If you love to dance, sign up for a Zumba class! The possibilities for moving your body are truly endless. The more that you enjoy your exercise, the easier time you’ll have starting and maintaining it.

4. What Are My Resources?

While a gym membership is a great resource for exercising, not everyone has the luxury of affording one.

If you find yourself struggling to find a way to exercise without the gym, weigh the resources that you do have. If you live in a safe neighborhood, walks and runs are a great way to exercise with no equipment.

If you own a bike, take it to the pavement and go for a ride. 

Maybe the weather is bad and you have no gym equipment… Well, that doesn’t have to stop you from exercising! Turn on a video and follow along with the exercises. If you don’t want to buy workout DVDs, these videos can be found for free online.

Getting Started

Now that you know how exercise can benefit your body and you’ve figured out the type of exercise for yourself, it’s time to get started!

Start Slow

No matter what your age is, if you’re getting back into exercising, you’ll want to start slow.

If you’re starting to run, you’ll want to keep the distance very short in the beginning. Only do enough to keep your body moving and to get your heart rate up a bit. Even if you want to start out walking, that’s a great starting point!

Don’t Try to Overextend Yourself

Many of us have a tendency to start exercising with an “all or nothing” mentality.

While this type of motivation is great, unfortunately, it may only be temporary. To avoid overextending yourself, try to set small goals and follow through with them.

For example…

  • “I’m going to go to the gym two times this week and in two weeks, I’m going to increase it to four.”
  • “I’m going to start off biking half of a mile, and increase the distance every 3 days.”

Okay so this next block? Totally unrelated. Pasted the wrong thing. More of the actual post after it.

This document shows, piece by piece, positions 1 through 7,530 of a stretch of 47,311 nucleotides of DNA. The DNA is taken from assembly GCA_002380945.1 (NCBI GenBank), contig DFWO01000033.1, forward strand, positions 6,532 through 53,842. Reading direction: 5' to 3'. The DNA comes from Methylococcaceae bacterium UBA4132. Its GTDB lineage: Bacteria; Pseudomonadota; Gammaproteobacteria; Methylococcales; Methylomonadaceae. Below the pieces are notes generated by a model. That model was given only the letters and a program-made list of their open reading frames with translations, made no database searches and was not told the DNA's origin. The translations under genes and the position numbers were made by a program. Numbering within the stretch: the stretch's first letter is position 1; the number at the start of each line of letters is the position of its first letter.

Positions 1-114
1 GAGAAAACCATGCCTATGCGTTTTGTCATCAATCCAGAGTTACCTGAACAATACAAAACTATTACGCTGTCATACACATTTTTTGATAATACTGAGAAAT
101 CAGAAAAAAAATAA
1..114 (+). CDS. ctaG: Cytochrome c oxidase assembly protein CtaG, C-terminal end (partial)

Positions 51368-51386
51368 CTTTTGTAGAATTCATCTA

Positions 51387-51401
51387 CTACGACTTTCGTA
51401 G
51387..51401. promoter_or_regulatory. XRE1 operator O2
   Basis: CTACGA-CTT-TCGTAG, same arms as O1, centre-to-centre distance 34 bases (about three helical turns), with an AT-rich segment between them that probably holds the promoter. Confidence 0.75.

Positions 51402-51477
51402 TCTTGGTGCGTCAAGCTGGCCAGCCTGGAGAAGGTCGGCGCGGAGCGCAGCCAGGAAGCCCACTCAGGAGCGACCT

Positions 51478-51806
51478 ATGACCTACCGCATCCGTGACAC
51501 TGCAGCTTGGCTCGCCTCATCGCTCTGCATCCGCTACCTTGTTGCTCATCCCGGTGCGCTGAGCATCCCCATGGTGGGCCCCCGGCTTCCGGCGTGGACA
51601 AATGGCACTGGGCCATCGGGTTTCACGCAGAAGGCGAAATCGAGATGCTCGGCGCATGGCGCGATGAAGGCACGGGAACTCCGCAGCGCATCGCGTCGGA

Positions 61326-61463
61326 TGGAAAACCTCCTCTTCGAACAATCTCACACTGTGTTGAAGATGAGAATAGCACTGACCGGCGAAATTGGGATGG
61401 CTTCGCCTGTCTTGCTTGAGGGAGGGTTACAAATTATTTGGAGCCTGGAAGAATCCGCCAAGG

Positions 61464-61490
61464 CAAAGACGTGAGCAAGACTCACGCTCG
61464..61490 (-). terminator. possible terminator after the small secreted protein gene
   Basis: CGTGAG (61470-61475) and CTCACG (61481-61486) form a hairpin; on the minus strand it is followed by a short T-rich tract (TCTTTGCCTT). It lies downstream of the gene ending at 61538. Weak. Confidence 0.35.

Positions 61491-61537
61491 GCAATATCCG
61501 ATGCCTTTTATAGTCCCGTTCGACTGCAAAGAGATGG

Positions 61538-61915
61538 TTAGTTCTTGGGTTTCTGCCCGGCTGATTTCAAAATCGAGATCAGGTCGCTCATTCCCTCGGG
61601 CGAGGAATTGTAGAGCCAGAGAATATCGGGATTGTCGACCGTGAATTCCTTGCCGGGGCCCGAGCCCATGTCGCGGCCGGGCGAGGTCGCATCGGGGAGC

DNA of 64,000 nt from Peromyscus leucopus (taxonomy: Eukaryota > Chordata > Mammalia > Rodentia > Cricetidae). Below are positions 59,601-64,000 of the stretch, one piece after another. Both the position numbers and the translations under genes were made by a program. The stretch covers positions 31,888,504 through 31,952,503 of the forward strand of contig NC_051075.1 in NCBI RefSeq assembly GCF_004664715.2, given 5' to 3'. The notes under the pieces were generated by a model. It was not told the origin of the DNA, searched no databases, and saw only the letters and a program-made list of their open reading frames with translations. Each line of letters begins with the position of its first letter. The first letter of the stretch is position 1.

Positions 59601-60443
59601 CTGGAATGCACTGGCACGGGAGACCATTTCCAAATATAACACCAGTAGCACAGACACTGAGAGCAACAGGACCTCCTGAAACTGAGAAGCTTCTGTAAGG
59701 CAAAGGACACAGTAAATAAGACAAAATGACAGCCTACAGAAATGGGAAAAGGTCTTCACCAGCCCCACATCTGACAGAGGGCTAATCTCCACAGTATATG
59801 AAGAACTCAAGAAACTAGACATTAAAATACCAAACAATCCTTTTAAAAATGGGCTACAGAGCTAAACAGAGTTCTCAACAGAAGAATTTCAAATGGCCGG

• I’m going to start lifting weights, but I’m going to start with 5 lbs and increase it each week.”

Your plan is totally dependent on your abilities and preferences, but it’s important to make it specific.

Just Do It!

It’s easy to sit around and make an elaborate plan in our minds of all the exercise we’re going to do.

Instead of thinking about when you should start, just get out there and do something. Even if all you’re doing is walking around the neighborhood, any bit of progress is still progress!

The sooner you actually begin exercising, the closer you’re going to be to your goal.

What’s Your Exercise Plan?

Regardless of your age, current health status, and weight, it’s never too late to start working out.

Getting back into exercise is no easy task, so pace yourself and stay motivated.

If you loved reading this post, check out our other fitness posts!

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These products are not intended to diagnose, treat, cure or prevent any disease. All information presented here is not meant as a substitute for or alternative to information from health care practitioners. Please consult your health care professional about potential interactions or other possible complications before using any product.